Of course it would be foolish to say "well, OK, I will become a Catholic to get Jesus in His Body, Blood, Soul and Divinity when I go to communion, because for me it is that anyway, it's not just a symbol or a representation. But that's really the only part of being Catholic that applies to me. The other stuff (on which in a minute, be patient) I just don't hold to personally, so I can just go on believing what I want to, and go to communion wherever, even in a Catholic church, because Jesus didn't say you can only receive Me if you go through 6 months of instruction first."

AAAH! Big alarm bells going off! There are TWO GREAT COMMANDMENTS in the New Testament: You shall love the Lord your God with all your heart, with all your soul, and with all your mind ***AND*** You shall love your neighbor as yourself.

Great Commandment #1 goes hand in hand with Old Testament Commandments #1, 2 and 3. It also dovetails quite nicely with 4 of the 6 precepts of the Church - (1) to attend Mass on Sundays and all Holy days of Obligation, (2) to obey the prescriptions of fasting and abstinence, (3) to go to confession at a minimum of once a year, (4) to receive Communion at a minimum once during the Easter season.

It should be fairly obvious to just about everyone how the first of the Two Great Commandments relates to the first three of the Ten Commandments. So let's look at the precepts of the church -

(1) Of course if you're even making a halfhearted attempt to fulfill the first Great Commandment (hereafter GC1), then of course you're not going to want to miss Mass on Sunday. This precept (p1) directly addresses Commandment #3 (C3) to keep holy the Sabbath day. As for Holy Days of Obligation, these are all feasts and solemnities in which Christians celebrate and remember a great point of Church doctrine - the birth of Christ, His Holy and Glorious Resurrection, His Ascension into heaven, the purity-from-conception of His Holy Mother, etc.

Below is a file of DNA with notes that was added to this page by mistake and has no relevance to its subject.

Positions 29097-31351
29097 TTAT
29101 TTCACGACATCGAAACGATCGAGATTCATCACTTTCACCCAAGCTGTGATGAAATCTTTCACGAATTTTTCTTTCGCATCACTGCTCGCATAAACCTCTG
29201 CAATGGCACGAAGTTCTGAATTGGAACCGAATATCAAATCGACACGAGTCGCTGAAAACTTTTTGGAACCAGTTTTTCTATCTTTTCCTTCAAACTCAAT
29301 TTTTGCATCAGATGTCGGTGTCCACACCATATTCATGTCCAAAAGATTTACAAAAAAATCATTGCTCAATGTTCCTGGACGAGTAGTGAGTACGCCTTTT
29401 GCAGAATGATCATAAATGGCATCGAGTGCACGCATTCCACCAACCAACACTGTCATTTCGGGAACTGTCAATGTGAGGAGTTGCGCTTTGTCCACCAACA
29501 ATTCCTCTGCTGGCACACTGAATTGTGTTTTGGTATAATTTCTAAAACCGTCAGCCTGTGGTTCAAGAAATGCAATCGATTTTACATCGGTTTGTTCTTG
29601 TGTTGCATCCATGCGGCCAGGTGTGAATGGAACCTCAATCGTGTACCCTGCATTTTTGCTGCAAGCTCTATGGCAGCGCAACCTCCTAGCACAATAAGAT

(2) p2 is binding on all who have reached the 'age of reason' which is not something I want to has h out here. But anyhow, Friday is traditionally a day of abstinence from meat, as it is the day when, throughout the year, we remember our Lord's Sorrowful Passion. Fast days have been enjoined on us in order to further make clear the desire for our sanctification that God has for all of us - as we feel the pangs of hunger from denying ourselves a plethora of foods on certain days, we are united with Jesus on the Cross, and further the Holy Spirit's work in us to grow in holiness. So it can be argued effectively that those to whom this precept applies who ignore it, are not following the teaching of Christ in GC1.
(3) p3 applies to all who have made their First Confession (and First Holy Communion in the LR, since the two sacraments are linked in this rite). The virtue that opposes the sin of pride is humility. All who are truly seeking to cultivate the virtues in order to root out sin from their souls ought to approach the Throne of Mercy through Confession at a MINIMUM of once a year. The Church encourages us to go more often than that. Some saints went daily! If this has struck a nerve, and all you've been doing is the minimum, then try 4 times a year. Then 6, then pretty soon you'll be going once month (and one advantage of this is that you won't have to rack your brain so much to think of things to confess - they are easier to recall when you've just committed them).
(4) p4 presumes that we will make our minimum annual Confession during Lent. But really, how serious can you be about being a Christian if you only receive Jesus in the Eucharist once a year? If you think this is all that's necessary, then maybe you ought to go be a Protestant. Although I don't think there are any Protestant denominations that only have 'communion' once in every year. I think the Presbyterians have it every three months, some have it once monthly. If it's really and truly Jesus, and it's true that He is with us 'always, until the end of time', and you believe that (really believe it, not just say you believe it), then you gotta go where He is, which is the Catholic Church.